If you’ve had a significant decrease in income, reporting promptly allows the changes to be made promptly. This ensures your income is protected while still providing a fair amount of support to your children.

In the case of an increase, it is also important to report it right away. If you fail to do so, your ex could come after you and try to create a case against you for failure to provide for your children’s needs in accordance with your income. When it comes to income, these kinds of child support mistakes are easy to make. But they’ll get you in serious trouble. Be diligent in communicating clearly and immediately about all changes in income. 

child support from single parent

Terminating payment when your child reaches 18

It is a common misconception that when a child reaches 18 or turns the age of emancipation, child support payments can be automatically dropped. Child support agreements can extend through the years your child is in college, or further if your child requires extensive care resulting from mental or physical disability. Regardless of the specifics in your particular situation, it’s never a good idea to stop making payments abruptly. This can work against you and can give your ex a reason to take you back to court.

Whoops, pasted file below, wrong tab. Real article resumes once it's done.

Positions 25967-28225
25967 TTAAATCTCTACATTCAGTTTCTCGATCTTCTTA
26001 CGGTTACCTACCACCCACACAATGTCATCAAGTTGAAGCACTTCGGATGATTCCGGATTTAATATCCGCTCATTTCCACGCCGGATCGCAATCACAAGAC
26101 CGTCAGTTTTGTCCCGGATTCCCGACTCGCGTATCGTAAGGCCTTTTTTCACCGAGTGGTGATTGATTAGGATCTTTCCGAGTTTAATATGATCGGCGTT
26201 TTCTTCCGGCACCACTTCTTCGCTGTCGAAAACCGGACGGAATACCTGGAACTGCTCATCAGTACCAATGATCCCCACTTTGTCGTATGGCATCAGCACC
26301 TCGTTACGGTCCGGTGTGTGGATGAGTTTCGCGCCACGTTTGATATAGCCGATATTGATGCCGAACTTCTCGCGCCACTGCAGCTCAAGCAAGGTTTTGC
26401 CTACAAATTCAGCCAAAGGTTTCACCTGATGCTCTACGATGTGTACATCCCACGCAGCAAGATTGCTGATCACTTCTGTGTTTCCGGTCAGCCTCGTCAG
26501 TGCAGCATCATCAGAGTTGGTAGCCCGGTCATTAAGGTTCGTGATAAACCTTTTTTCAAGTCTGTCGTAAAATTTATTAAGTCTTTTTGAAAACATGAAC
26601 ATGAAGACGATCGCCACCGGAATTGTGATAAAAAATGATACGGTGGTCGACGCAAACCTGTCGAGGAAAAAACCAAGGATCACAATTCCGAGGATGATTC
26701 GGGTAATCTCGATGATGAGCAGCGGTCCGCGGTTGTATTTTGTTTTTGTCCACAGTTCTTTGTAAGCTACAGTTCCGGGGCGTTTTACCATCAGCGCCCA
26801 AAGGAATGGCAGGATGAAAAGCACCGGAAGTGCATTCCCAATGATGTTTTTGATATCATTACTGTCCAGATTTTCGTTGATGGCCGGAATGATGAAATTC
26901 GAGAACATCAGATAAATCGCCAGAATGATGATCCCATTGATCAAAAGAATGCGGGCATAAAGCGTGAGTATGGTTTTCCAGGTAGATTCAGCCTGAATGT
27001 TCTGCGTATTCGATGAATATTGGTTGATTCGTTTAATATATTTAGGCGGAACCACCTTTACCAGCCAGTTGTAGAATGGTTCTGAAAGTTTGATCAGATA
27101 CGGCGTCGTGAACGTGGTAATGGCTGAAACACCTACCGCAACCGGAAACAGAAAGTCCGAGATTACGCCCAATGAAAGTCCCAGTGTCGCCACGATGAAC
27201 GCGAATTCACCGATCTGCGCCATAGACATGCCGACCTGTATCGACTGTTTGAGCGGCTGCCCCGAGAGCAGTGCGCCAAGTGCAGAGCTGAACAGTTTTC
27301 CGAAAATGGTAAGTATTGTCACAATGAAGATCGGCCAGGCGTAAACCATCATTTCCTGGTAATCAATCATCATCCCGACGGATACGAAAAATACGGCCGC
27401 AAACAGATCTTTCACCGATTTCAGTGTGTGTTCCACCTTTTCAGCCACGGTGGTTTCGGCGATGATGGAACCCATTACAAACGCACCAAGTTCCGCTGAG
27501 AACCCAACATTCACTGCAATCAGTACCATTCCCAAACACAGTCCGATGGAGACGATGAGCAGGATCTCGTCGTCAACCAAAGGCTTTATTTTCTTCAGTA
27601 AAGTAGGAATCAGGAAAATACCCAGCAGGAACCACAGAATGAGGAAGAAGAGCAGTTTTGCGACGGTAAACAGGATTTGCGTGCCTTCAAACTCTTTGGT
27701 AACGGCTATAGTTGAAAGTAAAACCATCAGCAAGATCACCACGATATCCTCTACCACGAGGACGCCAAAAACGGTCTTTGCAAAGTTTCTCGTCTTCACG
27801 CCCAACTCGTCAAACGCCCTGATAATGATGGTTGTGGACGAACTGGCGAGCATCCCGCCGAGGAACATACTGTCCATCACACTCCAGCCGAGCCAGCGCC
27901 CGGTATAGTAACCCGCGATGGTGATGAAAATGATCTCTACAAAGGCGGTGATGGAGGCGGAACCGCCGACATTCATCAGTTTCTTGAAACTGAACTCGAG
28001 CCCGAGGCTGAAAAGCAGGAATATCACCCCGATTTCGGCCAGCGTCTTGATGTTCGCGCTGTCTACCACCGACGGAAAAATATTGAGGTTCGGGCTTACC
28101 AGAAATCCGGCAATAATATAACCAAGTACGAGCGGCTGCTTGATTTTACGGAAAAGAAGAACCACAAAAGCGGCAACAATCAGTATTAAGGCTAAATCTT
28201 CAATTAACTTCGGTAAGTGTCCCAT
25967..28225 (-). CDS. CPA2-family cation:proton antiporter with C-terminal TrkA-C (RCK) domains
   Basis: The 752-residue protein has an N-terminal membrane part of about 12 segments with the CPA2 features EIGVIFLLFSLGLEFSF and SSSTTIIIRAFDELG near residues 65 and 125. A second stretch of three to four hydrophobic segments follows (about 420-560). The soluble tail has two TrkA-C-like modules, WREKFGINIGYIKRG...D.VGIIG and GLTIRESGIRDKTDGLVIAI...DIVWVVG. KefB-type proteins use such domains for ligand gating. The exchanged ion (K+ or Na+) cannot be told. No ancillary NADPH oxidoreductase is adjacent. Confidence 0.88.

Because every child support agreement and parenting plan is different, your best course of action is to check in with your lawyer prior to your child becoming an adult in the eyes of the state.

Assuming that quitting a job or receiving unemployment will terminate child support

Don’t assume that unemployment will change the terms of your child support order. The court determines your child support amount based on your earning potential, whether or not you are employed. So, don’t make the mistake of thinking that quitting your job means you won’t be responsible to support your child financially. 

If you are in a situation where you have been suddenly or unexpectedly terminated, you can file your income change and see if you can get your payment temporarily reduced while you look for a job. But again, the responsibility is on you to reach out to a lawyer and file your information promptly.

Alternate Payment Arrangements